may lead lower the dispersion caused by the sintering. Zhu [13] and Zeng [14] stated that Au/CeO2 and CuO/CeO2 catalyst had a strongly active for
CO oxidation due to their oxygen storage capacity. BASF also proved that CuO catalyst tablets could remove oxygen or CO/H2 from gas stream [15].
* Corresponding author.
E-mail address: fyu@abe.msstate.edu (F. Yu).
http://dx.doi.org/10.1016/j.joei.2014.03.005
1743-9671/ 2014 Energy Institute. Published by Elsevier Ltd. All rights reserved.

J. Han et al. / Journal of the Energy Institute 87 (2014) 246252

247

Fig. 1. Comparison of the catalyst lifetime with and without clean process.

Table 1
The compositions of catalyst.
Name

Ce (wt %)

Cu (wt %)

Al2O3 (wt %)

Catalyst F
Catalyst P

5
0

10
10

85
90

Ge prepared MnCuCo/montmorillonite deoxidant by co-precipitation, which could reduce oxygen content from 500  106 to
0.01  106 (v/v) at a space velocity of 10008000 h1, and the operation temperature range of 25200  C [16]. Ren et al. also developed a
MnCuCo/active carbon deoxidant which had a high selectivity of conversing CO to CO2. After the clean process, the oxygen concentration
was below 1 ppm [17].
In this paper, copper catalysts with CeO2 promoter and alumina support were developed. The optimum operations and their catalyst
performances were also investigated.
2. Experimental
2.1. Material and method
It was discovered that the oxides of transition metals combined with other oxides such as cerium had the active radicals hydroxyl roots,
which could store oxygen in its structure. Moreover, Ceria could promote the dispersion of copper on alumina support [18]. Therefore, the
activity of catalyst was increased when CeO2 was incorporated into CuO lattice. In this experiment, CeO2 and alumina were used as promoter
and support, respectively. According to the experimental results of Strohmeier [19], the highly dispersed Cu oxide species were well
interacted with support alumina when Cu content in the catalyst was 10%wt. Three catalysts with different components were prepared, and
the compositions are listed in Table 1.
The catalysts were prepared by a two-step impregnation method. As for catalyst F, the required amount of cerium nitrate [Ce(NO3)3$6H2O] (99.5%, Acros Organics) solution was rstly impregnated over the g-alumina (surface area, 246 m2/g, pore volume, 1.15 mL/g),
then the precursor was dried at 120  C for 6 h, followed by calcinated at 600  C for 6 h. Thus, CeO2/Al2O3 was prepared.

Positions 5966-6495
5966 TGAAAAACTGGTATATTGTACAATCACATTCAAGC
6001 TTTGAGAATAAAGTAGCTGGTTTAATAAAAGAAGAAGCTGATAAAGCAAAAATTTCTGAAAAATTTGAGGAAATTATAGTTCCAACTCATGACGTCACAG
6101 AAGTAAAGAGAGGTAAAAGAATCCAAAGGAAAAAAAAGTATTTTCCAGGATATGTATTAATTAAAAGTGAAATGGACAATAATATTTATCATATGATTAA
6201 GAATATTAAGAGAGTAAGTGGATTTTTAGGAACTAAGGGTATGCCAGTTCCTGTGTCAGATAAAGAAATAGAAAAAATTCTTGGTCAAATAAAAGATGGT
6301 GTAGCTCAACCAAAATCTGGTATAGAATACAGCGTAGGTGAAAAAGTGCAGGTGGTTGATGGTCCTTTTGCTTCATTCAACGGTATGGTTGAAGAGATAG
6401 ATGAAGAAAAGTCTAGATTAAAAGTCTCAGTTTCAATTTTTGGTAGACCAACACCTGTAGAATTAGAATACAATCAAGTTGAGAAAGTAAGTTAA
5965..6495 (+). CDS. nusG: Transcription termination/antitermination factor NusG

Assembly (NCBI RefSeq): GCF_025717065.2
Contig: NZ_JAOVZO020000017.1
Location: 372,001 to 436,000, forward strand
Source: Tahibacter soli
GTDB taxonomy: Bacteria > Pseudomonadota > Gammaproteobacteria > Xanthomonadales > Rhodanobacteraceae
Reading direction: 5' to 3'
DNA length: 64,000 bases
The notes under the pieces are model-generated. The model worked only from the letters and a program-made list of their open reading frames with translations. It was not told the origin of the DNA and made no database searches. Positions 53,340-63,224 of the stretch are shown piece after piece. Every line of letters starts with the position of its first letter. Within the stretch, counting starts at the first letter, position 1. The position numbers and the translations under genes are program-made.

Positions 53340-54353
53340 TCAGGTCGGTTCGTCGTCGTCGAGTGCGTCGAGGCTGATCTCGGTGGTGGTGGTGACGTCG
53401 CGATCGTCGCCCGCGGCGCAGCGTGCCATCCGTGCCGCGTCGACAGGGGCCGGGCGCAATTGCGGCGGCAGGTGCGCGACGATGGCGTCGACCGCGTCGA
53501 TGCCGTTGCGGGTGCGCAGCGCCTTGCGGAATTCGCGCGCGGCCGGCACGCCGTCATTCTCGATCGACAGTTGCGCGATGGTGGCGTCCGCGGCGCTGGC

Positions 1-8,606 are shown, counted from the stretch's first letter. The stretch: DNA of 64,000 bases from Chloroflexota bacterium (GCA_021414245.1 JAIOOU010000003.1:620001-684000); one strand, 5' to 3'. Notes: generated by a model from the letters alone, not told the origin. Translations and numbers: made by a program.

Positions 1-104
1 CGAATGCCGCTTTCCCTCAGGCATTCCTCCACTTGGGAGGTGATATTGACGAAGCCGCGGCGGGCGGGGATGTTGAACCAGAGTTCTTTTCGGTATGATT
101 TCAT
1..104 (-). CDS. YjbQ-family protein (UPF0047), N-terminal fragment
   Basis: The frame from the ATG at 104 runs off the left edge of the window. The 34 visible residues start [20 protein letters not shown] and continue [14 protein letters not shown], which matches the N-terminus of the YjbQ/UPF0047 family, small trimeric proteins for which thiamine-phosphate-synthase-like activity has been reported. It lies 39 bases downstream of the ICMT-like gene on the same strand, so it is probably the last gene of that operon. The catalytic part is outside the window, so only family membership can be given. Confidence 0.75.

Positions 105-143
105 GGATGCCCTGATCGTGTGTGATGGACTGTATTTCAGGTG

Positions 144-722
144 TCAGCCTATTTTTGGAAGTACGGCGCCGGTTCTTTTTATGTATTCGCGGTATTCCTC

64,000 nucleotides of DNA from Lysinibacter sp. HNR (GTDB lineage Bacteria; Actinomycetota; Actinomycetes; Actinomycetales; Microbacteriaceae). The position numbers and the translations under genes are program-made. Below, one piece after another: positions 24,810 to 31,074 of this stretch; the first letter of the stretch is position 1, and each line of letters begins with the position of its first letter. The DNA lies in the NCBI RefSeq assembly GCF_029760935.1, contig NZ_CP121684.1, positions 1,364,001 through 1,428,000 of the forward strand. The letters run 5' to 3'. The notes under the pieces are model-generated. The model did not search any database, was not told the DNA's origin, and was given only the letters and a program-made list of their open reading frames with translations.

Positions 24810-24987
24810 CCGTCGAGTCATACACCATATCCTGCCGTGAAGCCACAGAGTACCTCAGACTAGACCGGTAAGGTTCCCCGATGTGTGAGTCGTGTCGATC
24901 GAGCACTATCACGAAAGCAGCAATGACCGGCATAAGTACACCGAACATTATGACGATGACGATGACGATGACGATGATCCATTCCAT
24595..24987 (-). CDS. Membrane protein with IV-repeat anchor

During the subsequent impregnation, the required amount of copper nitrate [Cu(NO3)2$3H2O] (99.7%, SigmaAldrich) solution was
impregnated over the prepared CeO2/Al2O3 and dried under 120  C for 6 h, followed by calcinations under 350  C for 6 h. The nal catalyst
was prepared. The properties of the catalysts were listed in Table 2.
2.2. Pretreatment
The reduction can activate surface copper oxide into metal copper, which increases the catalyst activity and its oxygen capacity. Wan et al.
[11] demonstrated that the deoxygenation efciency of the CO-pretreated catalyst was higher than that of fresh catalysts. In these runs, catalyst F
was active by CON2 stream (20% CO by volume, N2 was balanced gas) at 250  C for 6 h under atmosphere pressure. During the reduced process,
the gas ow rate was kept about 20 ml/min. After the reduction, the reactor was purged with N2 stream until the treated catalyst was cooled to a
determined temperature. Lastly, the catalyst was directly exposed to the syngas when the reactor temperature was stabilized.
Table 2
The properties of the catalyst.
Name

BET surface area (m2/g)

Pore volume (cm3/g)

Average pore diameter (mm)

Catalyst F
Catalyst P

129
187

0.31
0.64

4.7
7.5

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J. Han et al. / Journal of the Energy Institute 87 (2014) 246252

Fig. 2. Schematic diagram of experimental apparatus.

2.3. Catalytic activity


Catalytic activity tests were performed in a silica tubular reactor with an inside diameter of 15.24 cm and a length of 50 cm. The reactor
was placed in a tube furnace with electric heating, and the temperature was controlled by thermocouples, as shown in Fig. 2. Before the test,
3 g catalyst was placed at the center of reactor. The gases were supplied by cylinder, which came from a wood gasier in Mississippi State
University. The ow rates of the reaction gases and reduction gases were controlled by the mass ow controllers. During the tests, the gas